Original Research ARTICLE
Radiotherapy-Associated Long-term Modification of Expression of the Inflammatory Biomarker Genes ARG1, BCL2L1, and MYC
- 1Cancer Mechanisms and Biomarkers Group, Centre for Radiation, Chemical and Environmental Hazards, Radiation Effects Department, Public Health England, Oxfordshire, UK
- 2Department of Radiobiology, Faculty of Military Health Sciences in Hradec Králové, University of Defence, Brno, Czechia
- 3Biomedical Research Centre, University Hospital Hradec Králové, Hradec Králové, Czechia
- 4Clinic of Oncology and Radiotherapy, University Hospital Hradec Králové, Hradec Králové, Czechia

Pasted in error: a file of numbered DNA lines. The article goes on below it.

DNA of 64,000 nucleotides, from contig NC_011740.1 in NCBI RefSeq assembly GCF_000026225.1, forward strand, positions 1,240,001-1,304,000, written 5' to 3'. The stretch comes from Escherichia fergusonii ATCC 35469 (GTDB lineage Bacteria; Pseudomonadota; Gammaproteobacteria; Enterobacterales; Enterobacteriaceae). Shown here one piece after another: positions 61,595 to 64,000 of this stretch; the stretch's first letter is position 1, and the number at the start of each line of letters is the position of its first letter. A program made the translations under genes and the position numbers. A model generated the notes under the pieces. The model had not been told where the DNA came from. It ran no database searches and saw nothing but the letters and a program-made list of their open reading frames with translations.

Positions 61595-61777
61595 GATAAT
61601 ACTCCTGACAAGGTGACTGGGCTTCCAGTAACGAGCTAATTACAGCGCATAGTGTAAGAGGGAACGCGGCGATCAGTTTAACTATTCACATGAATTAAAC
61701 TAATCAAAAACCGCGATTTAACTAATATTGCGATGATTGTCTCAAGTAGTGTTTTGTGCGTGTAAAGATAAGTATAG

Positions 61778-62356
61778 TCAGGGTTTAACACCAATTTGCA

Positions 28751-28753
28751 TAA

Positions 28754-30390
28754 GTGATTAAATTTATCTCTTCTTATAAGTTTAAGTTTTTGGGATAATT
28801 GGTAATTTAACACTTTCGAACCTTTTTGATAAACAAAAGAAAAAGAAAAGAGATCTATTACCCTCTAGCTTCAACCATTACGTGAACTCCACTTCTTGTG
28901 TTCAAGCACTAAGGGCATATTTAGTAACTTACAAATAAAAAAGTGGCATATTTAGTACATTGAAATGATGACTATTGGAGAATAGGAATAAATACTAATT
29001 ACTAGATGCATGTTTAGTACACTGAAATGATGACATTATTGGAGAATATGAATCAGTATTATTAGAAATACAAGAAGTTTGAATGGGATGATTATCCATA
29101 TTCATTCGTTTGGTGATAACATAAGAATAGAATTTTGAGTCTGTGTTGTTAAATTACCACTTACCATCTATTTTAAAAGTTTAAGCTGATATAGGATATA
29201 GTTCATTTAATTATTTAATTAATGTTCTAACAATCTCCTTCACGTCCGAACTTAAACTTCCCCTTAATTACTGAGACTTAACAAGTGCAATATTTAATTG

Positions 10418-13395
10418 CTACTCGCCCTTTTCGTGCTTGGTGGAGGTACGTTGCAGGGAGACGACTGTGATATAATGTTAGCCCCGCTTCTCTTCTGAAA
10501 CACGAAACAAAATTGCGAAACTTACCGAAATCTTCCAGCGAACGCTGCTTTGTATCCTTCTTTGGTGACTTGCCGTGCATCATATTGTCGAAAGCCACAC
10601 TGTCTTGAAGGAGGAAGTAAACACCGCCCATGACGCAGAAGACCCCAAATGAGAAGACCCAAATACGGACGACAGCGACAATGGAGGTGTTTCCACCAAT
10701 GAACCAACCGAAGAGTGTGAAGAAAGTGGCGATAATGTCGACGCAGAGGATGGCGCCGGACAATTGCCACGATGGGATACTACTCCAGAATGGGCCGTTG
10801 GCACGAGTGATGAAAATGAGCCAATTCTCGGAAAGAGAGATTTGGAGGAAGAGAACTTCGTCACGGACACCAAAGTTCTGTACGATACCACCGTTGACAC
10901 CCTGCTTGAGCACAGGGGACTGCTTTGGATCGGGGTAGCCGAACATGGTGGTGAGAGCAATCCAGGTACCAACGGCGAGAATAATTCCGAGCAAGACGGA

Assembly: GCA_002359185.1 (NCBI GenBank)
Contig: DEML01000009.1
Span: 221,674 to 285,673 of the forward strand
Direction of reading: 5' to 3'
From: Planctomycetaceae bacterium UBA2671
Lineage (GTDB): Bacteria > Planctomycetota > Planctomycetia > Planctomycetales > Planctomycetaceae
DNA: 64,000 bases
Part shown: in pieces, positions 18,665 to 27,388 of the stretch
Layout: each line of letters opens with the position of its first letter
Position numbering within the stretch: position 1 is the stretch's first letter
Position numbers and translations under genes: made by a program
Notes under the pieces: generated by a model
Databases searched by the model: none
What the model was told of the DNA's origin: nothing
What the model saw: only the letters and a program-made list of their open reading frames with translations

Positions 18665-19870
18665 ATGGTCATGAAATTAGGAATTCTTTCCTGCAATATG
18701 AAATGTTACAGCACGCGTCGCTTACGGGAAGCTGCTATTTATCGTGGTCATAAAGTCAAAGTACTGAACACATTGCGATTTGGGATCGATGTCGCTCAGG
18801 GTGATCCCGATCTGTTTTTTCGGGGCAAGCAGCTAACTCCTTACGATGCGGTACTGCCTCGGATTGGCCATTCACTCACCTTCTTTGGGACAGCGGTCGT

Ionizing radiation (IR) exposure of cells in vitro and in vivo triggers a complex cellular response among which modifications of gene expression have been consistently reported. Nevertheless, little is currently known about the transcriptionally responsive genes which play a role in the inflammation response. In order to improve our understanding of such transcriptional response to radiation in vivo, we simultaneously monitored the expression of 249 genes associated with the inflammation response over the course of the radiotherapy treatment in blood of patients treated for endometrial or head and neck cancer. We have identified genes whose transcriptional expression is either upregulated (ARG1, BCL2L1) or downregulated (MYC) several fold in vivo. These modifications were consistently detected across patients and further confirmed by quantitative real-time polymerase chain reaction (QRT-PCR); they were specifically significant toward the end of the radiotherapy treatment, 5 weeks following the first radiation fraction and more pronounced in endometrial patients (respectively, 2.9, 4.1, and 1.8 times). Importantly, in an attempt to correlate expression levels with normal tissue reaction to IR, we also identified three other genes CD40, OAS2, and CXCR1 whose expression level fluctuations during radiotherapy were more pronounced in patients developing late normal tissue responses to curative radiotherapy after the end of the radiotherapy treatment. Overall, we identified inflammation-associated genes which are promising biomarkers of IR exposure and susceptibility to radiation-induced toxicity.